Michael I. Casper
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Michael Casper was given his first silver dollar in the late 1950s when a family friend returned from Las Vegas with a pocketful of dollars that he won from hitting a small jackpot from one of the infamous, and now defunct, original "one-armed-bandits".

Over the years, Michael filled the holes in many an album with pennies, nickels, dimes, quarters and half-dollars. It wasn't until 1978 that Michael, a collector at heart, traded his antique Colt and Remington cap and ball revolvers for a small collection of Morgan Silver Dollars. With the acquisition of his first Morgans, Michael was off and running.

By 1979, Michael was attending every major coin show in the United States. Always accompanying him were his now dog-eared, first edition copies of An Analysis of Morgan and Peace Dollars by Wayne Miller and Morgan & Peace Silver Dollars, The Comprehensive Catalogue and Encyclopedia of U.S. Morgan and Peace Silver Dollars by Leroy Van Allen and A.George Mallis.

In the early '80s, Michael opened a coin store, Center Rare Coins, on West 47th Street in New York City, smack dab in the heart of Manhattan's famed Diamond District. What a perfect location in which to specialize in Morgan Silver Dollars, gold and silver bullion and investment grade diamonds!!

Sometime in mid-1983, while attending what would turn out to be his last coin show for a while, most of Michael's inventory was bought out. Michael viewed that sale as a monetary opportunity to pursue another lifelong interest . . . professional photography. Little did he know that this decision would wind up taking him to all corners of the globe. As a photographer, he worked for Conde Nast Italy (Vogue magazine) in Milano, Gulf & Western Hotels in the Dominican Republic and for every major advertising agency.

By 1985, MIKE CASPER PRODUCTIONS had photography studios in New York City, Miami, Florida and Milano, Italy. He then found a new love . . . downhill skiing. Michael decided to become a ski tour leader for the Scandinavian Ski Shop on West 57th Street in New York City. He would take one to two busloads of skiers to Vermont for weekend ski trips, leaving mid-afternoon on Friday and returning late Sunday night. It was on one of these ski trips in 1986 that Michael just didn't get back on the bus on Sunday! Shortly thereafter, he got married and had two sons, one in 1987 and the other in 1989. After the hectic pace of previous years, Michael was content to raise his young family deep in the woods of Vermont, where the deer and the antelope play (oops, that's not right - no antelope in Vermont) . . . anyway, where the deer play.

In 1995, as the boys were getting older, Michael moved to Ithaca, New York, a small country town where Michael had attended school back in 1966. He opened a small, European-style café in Ithaca's Collegetown, adjacent to Cornell University. After eight months of dealing with hard-to-please college students on a day-in-day-out basis, Michael was ready to call it quits.

One evening, while reading a magazine called Lapidary Journal and entertaining the idea of doing something with semi-precious beads, Michael happened upon an advertisement for the sale of meteorites. Michael remembers thinking that he believed every meteorite in the world was in the Hayden Planetarium in New York City, which he used to visit with his Aunt Irene when he was a little boy. Intrigued, he picked up the phone and called for more information. He was surprised to learn that the gentleman who placed the ad and who was located in New Jersey, had meteorites for sale in his home.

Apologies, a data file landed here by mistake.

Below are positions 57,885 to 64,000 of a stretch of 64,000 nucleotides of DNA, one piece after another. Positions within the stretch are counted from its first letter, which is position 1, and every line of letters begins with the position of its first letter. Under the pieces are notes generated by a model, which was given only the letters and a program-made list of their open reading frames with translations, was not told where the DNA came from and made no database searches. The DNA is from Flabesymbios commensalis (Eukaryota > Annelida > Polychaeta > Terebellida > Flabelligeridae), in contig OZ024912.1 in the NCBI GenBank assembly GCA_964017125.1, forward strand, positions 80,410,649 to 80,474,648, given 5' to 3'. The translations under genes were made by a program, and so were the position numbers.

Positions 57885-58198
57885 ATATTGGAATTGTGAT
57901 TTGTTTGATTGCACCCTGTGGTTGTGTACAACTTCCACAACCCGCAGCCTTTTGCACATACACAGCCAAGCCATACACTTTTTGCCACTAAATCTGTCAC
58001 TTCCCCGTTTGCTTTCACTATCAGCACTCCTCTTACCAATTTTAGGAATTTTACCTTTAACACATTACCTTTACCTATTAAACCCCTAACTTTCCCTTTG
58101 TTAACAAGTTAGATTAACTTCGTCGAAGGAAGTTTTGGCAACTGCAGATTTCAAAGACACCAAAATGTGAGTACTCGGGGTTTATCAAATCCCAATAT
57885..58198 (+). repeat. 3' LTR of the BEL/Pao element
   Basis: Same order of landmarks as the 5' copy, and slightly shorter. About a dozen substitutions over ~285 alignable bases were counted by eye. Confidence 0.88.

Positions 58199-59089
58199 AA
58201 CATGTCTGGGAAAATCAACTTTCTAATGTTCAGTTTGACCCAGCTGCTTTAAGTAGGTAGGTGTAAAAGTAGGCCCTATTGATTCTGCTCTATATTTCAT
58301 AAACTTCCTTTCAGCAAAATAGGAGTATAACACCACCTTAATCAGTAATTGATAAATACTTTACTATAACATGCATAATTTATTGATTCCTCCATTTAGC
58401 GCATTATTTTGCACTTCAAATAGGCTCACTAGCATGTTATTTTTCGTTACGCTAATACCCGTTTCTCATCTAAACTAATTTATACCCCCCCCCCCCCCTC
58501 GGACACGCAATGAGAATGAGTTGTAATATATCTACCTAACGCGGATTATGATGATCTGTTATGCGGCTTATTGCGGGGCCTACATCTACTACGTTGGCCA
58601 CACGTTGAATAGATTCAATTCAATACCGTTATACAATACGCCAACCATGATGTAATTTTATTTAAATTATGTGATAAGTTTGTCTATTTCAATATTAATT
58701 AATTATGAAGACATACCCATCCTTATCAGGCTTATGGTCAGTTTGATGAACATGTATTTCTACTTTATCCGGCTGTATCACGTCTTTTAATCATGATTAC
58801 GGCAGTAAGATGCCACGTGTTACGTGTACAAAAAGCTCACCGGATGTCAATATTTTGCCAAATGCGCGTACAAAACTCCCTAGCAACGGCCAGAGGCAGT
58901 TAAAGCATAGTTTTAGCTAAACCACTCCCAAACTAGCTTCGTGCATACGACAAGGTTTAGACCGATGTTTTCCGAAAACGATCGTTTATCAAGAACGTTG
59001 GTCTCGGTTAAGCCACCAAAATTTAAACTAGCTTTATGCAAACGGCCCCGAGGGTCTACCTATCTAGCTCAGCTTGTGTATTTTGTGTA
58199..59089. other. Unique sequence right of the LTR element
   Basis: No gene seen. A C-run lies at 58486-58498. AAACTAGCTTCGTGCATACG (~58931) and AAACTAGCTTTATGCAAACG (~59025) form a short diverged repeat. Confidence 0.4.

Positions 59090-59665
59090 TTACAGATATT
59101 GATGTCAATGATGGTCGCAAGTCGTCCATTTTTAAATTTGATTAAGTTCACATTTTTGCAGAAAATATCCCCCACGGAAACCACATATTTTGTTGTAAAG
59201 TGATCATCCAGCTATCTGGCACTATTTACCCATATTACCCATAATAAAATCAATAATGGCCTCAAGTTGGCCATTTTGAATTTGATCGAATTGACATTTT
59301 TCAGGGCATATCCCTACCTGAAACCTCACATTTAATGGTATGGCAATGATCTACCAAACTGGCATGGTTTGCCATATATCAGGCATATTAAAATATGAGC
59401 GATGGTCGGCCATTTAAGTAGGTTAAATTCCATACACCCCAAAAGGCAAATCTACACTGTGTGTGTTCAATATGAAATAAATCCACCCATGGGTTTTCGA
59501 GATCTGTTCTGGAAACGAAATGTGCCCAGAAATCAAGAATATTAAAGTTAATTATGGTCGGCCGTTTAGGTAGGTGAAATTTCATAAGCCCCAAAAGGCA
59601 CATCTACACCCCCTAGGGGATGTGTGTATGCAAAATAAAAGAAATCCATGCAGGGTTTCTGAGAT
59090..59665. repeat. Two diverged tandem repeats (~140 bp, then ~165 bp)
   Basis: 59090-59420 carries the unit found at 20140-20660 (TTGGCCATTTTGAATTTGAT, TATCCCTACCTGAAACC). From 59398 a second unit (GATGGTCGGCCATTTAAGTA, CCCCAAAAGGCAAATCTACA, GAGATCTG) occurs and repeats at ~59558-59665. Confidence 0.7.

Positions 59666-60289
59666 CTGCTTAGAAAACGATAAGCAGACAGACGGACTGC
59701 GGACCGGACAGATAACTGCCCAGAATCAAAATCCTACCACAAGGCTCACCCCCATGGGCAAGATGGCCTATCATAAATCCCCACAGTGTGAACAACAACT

Michael emptied the cash register, locked the door of the café, got into his truck, drove to New Jersey and returned to Ithaca with a thousand dollars worth of meteorites in a shoebox. The following day, he emptied the bank account, went back to New Jersey and came home with a pickup truck full of meteorites! Upon returning home, his wife Cathi knew that he had finally lost his mind!

With his experience as an advertising photographer to draw upon, Michael took out advertisements in astronomy magazines, rock and gem magazines and even The Numismatist! He started attending rock, gem and mineral shows from coast-to-coast throughout the United States. By 1997, after two years and over 250,000 miles behind the wheel of several pickup trucks (which he called "home"), Michael woke up one morning to discover that he had become the largest METEORITE DEALER in the world. Annual sales were in excess of $1 million.

In addition to selling meteorites, Michael was appointed curator of the meteorite collection at Cornell University and became an appraiser of meteorites for the Smithsonian Institution in Washington, D.C.

In late 1996, Michael was quite surprised to run across an old acquaintance whose name is synonymous with numismatics and who had also been collecting meteorites: Q. David Bowers. Michael met with Dave at his office in Wolfboro, New Hampshire in 1997 and, as a full-time meteorite dealer, Michael assisted Dave with the sale of a good portion of his meteorite collection. The remainder of the Bowers Meteorite Collection now resides at Harvard University.

In July of 2000, Michael sold 90% of his meteorite inventory and his meteorite website for several million dollars. Within two weeks of this sale, he was back with an old love . . . Morgan Silver Dollars.



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